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Therapy to help preterm babies:

The uptake of guidelines on the use of magnesium sulphate therapy can help reduce the incidence of cerebral palsy.
By Motherpedia
Date: May 02 2013
Tags: pregnancy, baby,
Editor Rating:

A relatively simple therapy of magnesium sulphate treatment for women at risk of giving very premature birth (less than 30 weeks) can help reduce the risk of infant death or of babies having cerebral palsy according to a study from the University of Adelaide.

But a recent survey shows that, despite the therapy being endorsed by the National Health and Medical Research Council (NHMRC) and the Royal Australian and New Zealand College of Obstetricians and Gynaecologists, the treatment has not yet been implemented in all maternity hospitals across Australia and New Zealand.

According to Philippa Middleton, research leader with the Centre for the Health of Women and Babies at the University of Adelaide the therapy remains underused.

“In Australia and New Zealand, 4,800 women give birth to very premature babies, between 22 and 30 weeks’ gestation. 17% of these babies are at risk of dying in the first weeks of life or later having cerebral palsy,” she said.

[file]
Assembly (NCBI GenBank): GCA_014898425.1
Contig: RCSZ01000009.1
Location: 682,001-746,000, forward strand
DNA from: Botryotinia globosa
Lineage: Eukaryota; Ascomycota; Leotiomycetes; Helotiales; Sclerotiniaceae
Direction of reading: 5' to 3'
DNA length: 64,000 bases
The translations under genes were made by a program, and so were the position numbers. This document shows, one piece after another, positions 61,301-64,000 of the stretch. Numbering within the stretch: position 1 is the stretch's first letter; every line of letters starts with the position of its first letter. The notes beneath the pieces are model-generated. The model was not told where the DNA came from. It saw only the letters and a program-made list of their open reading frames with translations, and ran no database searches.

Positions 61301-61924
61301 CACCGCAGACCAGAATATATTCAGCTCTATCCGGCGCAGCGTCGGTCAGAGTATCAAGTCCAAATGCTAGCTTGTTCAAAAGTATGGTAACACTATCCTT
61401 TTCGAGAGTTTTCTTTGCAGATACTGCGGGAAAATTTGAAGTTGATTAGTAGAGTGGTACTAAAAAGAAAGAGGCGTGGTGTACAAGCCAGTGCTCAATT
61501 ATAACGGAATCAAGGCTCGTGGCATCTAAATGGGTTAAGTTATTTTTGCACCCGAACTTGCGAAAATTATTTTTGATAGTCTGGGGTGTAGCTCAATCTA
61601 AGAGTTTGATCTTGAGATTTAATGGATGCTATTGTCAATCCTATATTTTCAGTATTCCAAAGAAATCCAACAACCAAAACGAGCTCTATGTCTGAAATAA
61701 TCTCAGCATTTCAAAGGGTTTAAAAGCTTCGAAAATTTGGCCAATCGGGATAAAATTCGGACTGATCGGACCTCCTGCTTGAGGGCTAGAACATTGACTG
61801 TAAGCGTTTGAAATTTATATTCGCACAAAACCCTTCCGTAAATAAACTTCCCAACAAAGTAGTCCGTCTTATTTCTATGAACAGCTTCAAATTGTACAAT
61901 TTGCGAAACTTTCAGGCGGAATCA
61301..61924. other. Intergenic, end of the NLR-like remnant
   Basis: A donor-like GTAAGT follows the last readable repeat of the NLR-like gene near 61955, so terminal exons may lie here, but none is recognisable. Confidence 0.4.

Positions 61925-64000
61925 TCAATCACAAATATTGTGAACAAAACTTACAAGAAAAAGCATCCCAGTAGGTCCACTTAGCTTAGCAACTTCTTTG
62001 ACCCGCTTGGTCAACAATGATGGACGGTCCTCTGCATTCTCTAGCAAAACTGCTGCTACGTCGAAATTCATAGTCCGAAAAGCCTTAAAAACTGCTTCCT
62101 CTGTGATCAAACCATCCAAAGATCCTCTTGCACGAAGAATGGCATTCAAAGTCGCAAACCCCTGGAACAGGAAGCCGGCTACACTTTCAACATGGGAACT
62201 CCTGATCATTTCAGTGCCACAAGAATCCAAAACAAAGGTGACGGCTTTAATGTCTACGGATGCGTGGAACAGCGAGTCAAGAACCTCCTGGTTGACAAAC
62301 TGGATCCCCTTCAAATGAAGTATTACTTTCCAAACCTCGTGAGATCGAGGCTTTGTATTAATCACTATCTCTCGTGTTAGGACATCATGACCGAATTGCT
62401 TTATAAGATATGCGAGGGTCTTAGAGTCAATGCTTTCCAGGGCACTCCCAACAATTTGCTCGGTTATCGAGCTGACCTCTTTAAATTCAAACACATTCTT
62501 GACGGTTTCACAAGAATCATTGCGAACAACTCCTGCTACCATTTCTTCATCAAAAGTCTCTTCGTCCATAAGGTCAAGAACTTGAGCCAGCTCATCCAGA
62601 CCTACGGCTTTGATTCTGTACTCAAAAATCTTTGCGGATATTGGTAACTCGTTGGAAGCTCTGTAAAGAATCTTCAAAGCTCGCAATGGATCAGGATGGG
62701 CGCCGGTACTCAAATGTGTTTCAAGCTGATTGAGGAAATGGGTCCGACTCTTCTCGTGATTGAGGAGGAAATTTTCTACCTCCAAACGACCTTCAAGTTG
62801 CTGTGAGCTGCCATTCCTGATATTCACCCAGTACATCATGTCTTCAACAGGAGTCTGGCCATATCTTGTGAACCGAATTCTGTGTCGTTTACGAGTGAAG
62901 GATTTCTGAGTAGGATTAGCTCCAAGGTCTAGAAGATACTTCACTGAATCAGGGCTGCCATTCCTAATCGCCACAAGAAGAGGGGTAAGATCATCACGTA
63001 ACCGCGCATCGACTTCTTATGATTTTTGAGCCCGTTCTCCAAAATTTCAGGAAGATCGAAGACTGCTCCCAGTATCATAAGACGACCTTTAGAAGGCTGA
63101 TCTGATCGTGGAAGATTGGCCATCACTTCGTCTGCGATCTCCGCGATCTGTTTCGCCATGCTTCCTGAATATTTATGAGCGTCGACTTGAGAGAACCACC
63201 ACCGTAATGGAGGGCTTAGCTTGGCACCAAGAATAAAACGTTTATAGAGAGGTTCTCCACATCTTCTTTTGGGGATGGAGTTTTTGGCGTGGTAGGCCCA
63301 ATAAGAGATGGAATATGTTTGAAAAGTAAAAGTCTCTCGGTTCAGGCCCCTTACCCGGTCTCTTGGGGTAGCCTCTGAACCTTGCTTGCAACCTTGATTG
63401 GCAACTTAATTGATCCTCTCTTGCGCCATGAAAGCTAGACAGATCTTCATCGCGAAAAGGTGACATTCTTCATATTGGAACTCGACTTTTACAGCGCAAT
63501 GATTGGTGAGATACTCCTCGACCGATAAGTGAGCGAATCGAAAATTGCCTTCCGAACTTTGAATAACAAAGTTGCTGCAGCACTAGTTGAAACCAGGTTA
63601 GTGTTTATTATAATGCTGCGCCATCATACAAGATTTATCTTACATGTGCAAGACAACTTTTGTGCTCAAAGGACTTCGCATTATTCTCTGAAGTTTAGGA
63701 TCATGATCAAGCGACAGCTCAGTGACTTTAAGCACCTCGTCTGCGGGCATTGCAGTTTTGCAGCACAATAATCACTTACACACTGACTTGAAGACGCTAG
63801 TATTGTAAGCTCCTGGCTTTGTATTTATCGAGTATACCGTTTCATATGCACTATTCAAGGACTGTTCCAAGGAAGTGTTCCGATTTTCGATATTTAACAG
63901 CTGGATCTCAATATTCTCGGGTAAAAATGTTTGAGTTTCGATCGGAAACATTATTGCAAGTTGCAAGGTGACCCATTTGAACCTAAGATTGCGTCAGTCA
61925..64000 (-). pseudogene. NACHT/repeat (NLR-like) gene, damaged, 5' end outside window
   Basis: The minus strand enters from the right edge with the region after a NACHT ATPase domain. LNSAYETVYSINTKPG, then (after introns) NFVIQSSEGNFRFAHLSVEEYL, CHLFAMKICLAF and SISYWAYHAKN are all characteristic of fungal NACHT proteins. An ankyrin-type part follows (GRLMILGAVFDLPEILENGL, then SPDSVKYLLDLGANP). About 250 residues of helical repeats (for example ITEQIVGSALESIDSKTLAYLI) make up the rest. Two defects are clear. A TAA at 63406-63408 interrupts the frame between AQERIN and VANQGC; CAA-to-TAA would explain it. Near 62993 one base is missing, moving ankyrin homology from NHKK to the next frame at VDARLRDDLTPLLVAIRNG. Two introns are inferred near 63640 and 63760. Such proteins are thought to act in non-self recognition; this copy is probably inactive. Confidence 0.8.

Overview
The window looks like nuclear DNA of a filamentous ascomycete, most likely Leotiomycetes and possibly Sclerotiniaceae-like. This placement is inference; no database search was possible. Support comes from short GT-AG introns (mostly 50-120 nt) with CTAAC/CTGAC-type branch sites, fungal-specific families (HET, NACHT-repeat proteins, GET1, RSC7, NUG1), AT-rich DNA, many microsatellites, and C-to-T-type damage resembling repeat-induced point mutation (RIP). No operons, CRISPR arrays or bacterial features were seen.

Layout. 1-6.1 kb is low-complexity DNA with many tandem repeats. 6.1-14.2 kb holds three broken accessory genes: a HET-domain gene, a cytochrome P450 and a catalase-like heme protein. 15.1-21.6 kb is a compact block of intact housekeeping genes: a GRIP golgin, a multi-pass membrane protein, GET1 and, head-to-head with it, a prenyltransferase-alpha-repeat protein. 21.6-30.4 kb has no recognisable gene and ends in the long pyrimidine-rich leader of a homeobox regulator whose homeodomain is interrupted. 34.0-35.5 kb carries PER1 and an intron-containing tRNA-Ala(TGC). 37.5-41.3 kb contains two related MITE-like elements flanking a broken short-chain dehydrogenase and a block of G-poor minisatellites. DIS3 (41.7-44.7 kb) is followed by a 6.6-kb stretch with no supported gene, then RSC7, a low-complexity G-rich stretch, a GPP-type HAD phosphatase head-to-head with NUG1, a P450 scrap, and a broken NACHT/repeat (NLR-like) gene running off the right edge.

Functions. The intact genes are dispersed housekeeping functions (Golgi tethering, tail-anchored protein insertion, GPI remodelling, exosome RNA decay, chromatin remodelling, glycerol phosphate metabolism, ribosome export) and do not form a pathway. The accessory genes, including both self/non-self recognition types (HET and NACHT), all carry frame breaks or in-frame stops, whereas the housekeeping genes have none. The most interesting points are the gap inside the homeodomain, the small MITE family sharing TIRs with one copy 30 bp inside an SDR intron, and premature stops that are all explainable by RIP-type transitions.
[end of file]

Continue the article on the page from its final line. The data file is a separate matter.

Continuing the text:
“While it’s encouraging that three-quarters of hospitals surveyed are implementing these guidelines, our goal is to continue to increase this and help to minimise cerebral palsy risks in premature babies.”

Ms Middleton said the aim is to have the magnesium sulphate therapy used in all specialist maternity hospitals in both countries.

“All expectant mothers should have access to this treatment in case they go into very preterm labour,” according to Caroline Crowther, Professor of Obstetrics and Gynaecology at the University of Adelaide.

“The good news is that by giving mothers magnesium sulphate immediately prior to a very premature birth increases the chances of the baby surviving, and surviving without cerebral palsy.”

The treatment is also supported by the Cerebral Palsy Alliance Research Foundation.

Professor Nadia Badawi from the Alliance added that the implementation of the treatment “has greatly improved health outcomes of babies born very prematurely”.

Professor Badawi said there is a child born with cerebral palsy every 15 hours in Australia with the incidence worldwide of 1 in 400. While the condition can be mild and cause only slight disruption to an individual’s daily life, it can also be severe and impact movement, posture, speech, vision and the capacity to participate in daily activities.

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